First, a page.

By Bonnie Beth Silvestri, Director of Strategic Communications

When asked about her lifetime of work enhancing the communities in which she lives, Dr. Sarina Ergas, Professor and Director of Graduate Studies in the USF Department of Civil and Environmental Engineering said with a lilt in her tone, “Liz says I’m the poster child for community engagement,” referring to the Office of Community Engagement and Partnerships Director Dr. Elizabeth Strom.

Dr. Sarina Ergas

Dr. Sarina Ergas

Ergas’s capstone engineering design course, which she teaches every spring, is a hallmark of community engagement, because the students are involved in local projects that have a lasting impact on various aspects of the Tampa Bay region’s environment. She co-teaches the course with Tom Cross, a local professional engineer with McKim & Creed, who she said is “plugged into a lot of the different projects in the local community” related to environmental and water resources engineering.

Each year, the capstone design class has a different local partner agency; past partners have included the City of Tampa, the City of Clearwater, Hillsborough County, and the City of St. Petersburg, each of which is that semester’s “client” for the project. Senior level and graduate civil engineering students begin the course by meeting the client and taking a tour of the facility. They then sketch out a plan and develop a scope of work, which Ergas said is essentially a “bid” for the project.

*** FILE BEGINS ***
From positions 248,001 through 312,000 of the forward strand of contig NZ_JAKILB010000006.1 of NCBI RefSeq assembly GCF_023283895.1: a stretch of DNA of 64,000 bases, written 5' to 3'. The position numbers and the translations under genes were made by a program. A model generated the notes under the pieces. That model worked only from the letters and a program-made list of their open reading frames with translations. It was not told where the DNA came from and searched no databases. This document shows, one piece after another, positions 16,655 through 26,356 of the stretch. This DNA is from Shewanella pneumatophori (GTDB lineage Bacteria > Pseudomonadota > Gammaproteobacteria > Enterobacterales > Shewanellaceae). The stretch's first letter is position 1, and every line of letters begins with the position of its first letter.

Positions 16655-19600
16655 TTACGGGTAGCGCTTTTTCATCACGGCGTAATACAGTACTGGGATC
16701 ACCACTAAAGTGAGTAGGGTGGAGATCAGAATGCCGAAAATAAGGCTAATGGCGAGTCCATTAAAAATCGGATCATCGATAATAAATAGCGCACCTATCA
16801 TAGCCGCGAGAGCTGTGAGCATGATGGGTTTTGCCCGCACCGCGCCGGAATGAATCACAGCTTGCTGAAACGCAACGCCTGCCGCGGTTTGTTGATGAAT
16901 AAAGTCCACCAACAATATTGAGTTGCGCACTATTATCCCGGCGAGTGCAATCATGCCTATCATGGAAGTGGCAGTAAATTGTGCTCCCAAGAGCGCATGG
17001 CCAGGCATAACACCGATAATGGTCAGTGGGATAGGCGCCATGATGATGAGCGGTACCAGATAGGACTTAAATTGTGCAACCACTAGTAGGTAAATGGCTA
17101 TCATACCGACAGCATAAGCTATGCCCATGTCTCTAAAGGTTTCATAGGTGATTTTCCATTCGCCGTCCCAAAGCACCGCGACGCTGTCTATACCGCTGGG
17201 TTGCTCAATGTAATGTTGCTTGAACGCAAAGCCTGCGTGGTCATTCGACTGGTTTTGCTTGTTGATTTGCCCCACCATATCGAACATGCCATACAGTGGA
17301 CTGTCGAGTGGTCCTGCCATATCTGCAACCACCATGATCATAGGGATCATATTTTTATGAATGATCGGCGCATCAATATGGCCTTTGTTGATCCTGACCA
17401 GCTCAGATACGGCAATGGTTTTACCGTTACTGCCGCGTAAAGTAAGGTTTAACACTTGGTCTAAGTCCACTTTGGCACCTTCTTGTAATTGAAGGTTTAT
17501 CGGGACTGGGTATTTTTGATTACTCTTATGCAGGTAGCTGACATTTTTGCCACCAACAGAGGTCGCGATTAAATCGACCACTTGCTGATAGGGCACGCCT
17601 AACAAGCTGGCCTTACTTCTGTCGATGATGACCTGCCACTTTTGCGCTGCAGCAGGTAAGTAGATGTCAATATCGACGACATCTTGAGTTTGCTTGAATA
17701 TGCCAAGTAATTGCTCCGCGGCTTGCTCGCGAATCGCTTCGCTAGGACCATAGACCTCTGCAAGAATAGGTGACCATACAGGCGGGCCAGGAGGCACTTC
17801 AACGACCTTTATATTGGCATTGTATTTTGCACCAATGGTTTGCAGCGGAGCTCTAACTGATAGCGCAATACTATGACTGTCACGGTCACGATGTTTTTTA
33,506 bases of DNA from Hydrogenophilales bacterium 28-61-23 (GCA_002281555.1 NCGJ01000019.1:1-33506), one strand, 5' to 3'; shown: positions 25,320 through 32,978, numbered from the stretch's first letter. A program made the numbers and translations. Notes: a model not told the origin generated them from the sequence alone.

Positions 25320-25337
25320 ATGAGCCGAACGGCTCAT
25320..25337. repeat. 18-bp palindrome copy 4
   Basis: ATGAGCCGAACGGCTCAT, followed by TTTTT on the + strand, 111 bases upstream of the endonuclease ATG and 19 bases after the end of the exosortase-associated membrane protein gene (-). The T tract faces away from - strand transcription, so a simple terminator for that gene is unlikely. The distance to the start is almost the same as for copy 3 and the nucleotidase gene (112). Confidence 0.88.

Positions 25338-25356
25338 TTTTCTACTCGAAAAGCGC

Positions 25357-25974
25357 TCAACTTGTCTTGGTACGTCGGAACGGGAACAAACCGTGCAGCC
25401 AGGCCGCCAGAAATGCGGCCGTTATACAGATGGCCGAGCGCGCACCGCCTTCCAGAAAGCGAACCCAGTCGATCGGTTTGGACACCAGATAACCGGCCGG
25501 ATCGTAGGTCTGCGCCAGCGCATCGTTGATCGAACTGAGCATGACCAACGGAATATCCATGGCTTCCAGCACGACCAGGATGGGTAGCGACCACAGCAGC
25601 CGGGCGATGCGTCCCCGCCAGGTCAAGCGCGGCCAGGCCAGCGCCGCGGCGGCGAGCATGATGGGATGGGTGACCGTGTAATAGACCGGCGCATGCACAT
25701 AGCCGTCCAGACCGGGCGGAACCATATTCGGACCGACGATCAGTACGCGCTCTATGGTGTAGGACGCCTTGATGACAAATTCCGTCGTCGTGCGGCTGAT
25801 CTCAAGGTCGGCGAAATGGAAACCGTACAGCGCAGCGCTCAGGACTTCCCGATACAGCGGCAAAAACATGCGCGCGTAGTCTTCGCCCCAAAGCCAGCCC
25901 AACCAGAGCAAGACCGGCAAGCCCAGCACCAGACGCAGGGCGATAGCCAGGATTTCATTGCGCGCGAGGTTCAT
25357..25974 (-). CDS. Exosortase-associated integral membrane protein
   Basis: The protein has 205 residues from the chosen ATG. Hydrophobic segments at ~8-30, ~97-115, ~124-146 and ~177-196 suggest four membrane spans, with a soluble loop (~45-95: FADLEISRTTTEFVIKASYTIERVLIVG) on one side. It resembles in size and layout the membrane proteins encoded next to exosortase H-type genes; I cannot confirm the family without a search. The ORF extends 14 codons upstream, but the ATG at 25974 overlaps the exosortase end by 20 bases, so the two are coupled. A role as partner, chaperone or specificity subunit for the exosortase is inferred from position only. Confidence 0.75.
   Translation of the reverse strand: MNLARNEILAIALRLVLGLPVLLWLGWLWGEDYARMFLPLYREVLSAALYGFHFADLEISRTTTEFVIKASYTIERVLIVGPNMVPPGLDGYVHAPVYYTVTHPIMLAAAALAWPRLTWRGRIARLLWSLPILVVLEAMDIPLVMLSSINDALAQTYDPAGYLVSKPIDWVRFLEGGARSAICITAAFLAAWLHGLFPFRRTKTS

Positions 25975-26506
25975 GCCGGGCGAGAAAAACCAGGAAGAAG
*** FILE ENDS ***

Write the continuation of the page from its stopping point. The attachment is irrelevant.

In the past, students have worked on resolving issues such as “beaches that are closed down because of fecal bacteria,” an excess of “algal blooms in storm water,” as well as methods to improve wastewater and drinking water treatment processes. Ergas described these as “interactive” projects. “It’s not just a small part of the class, it is the class.”

Thus, these are fully integrated service-learning projects designed to give students “real world” experience solving the kinds of problems they will be hired to manage in their careers, as well as lending the expertise of the students and faculty to a local entity—and vice versa.

The students, in teams of 4-6 students, focus on different aspects of each project. For example, in a team working on a drinking water disinfection project last spring, one student looked at the design of a new system, another looked at modifications to the existing system, one looked at problems of taste and odor, and another carried out a comparative economic analysis. At the end of the semester, the students produce a final report that they present at the client’s site, so that employees from all parts of the operation can attend, as well as interested members of the community. Then, the clients’ in-house engineers and consultants pick up right where the students left off, using their recommendations to further develop the projects.

Dr. Sarina Ergas (second from right), Jeannette Brow, WEF President (on right) and the USF winning team at WEFTEC.

Dr. Sarina Ergas (second from right), Jeannette Brow, WEF President (on right) and the USF winning team at WEFTEC.

The USF students won the Florida Water Environmental Association Student Design Competition three years in a row [2012-14] and won the national competition at the Water Environment Federation Technical Exhibition and Conference (WEFTEC) two years in a row (the third year results are not yet in), and Ergas said that there has been a lot of publicity surrounding these wins. Now, she said, local utilities are saying, “How about us? Next year, we want to be the project!”

Ergas said of this work, “I am not from Florida, I only moved here five years ago, so it’s been a great experience to learn about the local problems, to look for local partners, and for the students” to get out into the local community.